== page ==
o EcoReps: EcoReps is a newly assembled group during Fall 2022 with five voluntary members. Their goal is to infuse sustainability more deeply into Residence Life and empower Residents with information, resources, and education. Their fall projects were: learning more about proper waste sorting behavior, learning about energy systems regionally and on campus, designing a waste survey to measure waste knowledge and ideas among residents, and putting together the EcoTopia resource fair (residents invited and encouraged to attend; activities include tabling from sustainability organizations, and crafting opportunities).
o Extended education: Extended Education and e-Learning at Cal Poly Humboldt offer several courses/programs that instill sustainable life skills, including but not limited to: Practical and Advanced Beekeeping, Basic Wildland Firefighter Training, among others. Read more at https://extended.humboldt.edu/extended-education/programs-and-courses/courses

Does the institution offer sustainability-focused student employment opportunities?:

A brief description of the sustainability-focused student employment opportunities offered by the institution:
o The campus offers many sustainability-focused student employment opportunities. These are offered through the following groups, clubs, and departments:
 Housing & Residence Life
 Green Campus
 Office of Sustainability
 Schatz Energy Research Center

Does the institution have a graduation pledge through which students pledge to consider social and environmental responsibility in future job and other decisions?:

A brief description of the graduation pledge(s):
o Graduation Pledge: The Graduation Pledge of Social and Environmental Responsibility is a campus tradition that started at Cal Poly Humboldt in 1987 and has since spread to campuses around the world. The Pledge is a simple, personal vow to consider the social and environmental consequences of the decisions that we make after we acquire our degree here at Humboldt. Narrative for the pledge includes: “I pledge to explore and take into account the social and environmental consequences of any job I consider and will try to improve these aspects of any organizations for which I work.” Read more at: https://www2.humboldt.edu/gpa/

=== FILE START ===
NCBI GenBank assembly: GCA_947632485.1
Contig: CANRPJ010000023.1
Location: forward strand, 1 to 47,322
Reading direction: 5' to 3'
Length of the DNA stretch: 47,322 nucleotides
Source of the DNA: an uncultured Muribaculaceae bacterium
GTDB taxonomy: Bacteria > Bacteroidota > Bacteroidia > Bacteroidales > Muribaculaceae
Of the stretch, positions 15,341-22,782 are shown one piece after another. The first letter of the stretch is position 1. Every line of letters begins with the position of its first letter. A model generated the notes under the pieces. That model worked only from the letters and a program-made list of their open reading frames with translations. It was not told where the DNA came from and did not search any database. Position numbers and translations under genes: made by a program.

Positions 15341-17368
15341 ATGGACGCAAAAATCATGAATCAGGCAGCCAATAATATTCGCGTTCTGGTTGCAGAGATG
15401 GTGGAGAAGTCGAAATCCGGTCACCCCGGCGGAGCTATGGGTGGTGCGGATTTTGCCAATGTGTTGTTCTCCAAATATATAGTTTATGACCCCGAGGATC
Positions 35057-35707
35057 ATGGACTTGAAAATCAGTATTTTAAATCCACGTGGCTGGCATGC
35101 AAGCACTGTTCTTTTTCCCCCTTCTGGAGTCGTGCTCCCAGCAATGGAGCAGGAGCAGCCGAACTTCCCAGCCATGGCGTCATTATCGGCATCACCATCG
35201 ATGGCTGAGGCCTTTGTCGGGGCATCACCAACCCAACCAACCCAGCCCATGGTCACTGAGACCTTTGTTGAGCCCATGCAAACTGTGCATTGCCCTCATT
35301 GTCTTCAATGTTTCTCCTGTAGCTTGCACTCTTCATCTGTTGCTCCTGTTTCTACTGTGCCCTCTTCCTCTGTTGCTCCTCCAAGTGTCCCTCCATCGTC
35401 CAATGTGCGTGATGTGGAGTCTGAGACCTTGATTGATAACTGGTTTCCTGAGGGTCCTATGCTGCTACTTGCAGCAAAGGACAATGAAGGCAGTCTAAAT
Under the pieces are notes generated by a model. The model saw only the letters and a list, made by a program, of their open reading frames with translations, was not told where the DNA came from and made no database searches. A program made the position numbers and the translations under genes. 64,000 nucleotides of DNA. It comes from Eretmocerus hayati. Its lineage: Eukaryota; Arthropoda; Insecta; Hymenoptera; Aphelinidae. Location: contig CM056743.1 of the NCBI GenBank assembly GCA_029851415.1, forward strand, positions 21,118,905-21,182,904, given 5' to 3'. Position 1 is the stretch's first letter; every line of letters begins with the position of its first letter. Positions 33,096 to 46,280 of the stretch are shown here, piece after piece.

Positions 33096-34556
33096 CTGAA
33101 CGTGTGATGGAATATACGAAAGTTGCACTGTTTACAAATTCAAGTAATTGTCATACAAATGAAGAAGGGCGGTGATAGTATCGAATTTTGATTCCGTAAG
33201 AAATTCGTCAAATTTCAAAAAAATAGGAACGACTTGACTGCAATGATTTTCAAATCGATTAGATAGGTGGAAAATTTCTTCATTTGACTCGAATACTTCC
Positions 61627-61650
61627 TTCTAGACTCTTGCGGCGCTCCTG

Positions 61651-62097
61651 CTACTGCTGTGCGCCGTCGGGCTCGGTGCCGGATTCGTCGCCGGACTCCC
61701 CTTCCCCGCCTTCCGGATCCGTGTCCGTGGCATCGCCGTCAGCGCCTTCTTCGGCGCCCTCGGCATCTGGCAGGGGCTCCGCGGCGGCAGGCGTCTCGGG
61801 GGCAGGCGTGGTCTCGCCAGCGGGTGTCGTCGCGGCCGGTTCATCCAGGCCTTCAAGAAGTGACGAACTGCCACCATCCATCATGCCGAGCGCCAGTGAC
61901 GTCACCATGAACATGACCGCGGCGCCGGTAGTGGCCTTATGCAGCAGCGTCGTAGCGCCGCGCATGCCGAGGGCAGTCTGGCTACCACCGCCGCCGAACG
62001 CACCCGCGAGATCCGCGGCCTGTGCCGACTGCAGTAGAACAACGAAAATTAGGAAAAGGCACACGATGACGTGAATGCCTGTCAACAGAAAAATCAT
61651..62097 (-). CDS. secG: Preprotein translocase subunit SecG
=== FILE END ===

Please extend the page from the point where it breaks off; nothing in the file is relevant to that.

A brief description of other co-curricular sustainability programs and initiatives that do not fall into one of the above categories:
The university developed a Climate Resilience Plan as a section of the Climate Action Plan 2.0.
Read more here: https://facilitymgmt.humboldt.edu/sustainability-climate-change-resilience-initiatives

Additional documentation to support the submission:

Data source(s) and notes about the submission:

The information presented here is self-reported. While AASHE staff review portions of all STARS reports and institutions are welcome to seek additional forms of review, the data in STARS reports are not verified by AASHE. If you believe any of this information is erroneous or inconsistent with credit criteria, please review the process for inquiring about the information reported by an institution or simply email your inquiry to stars@aashe.org.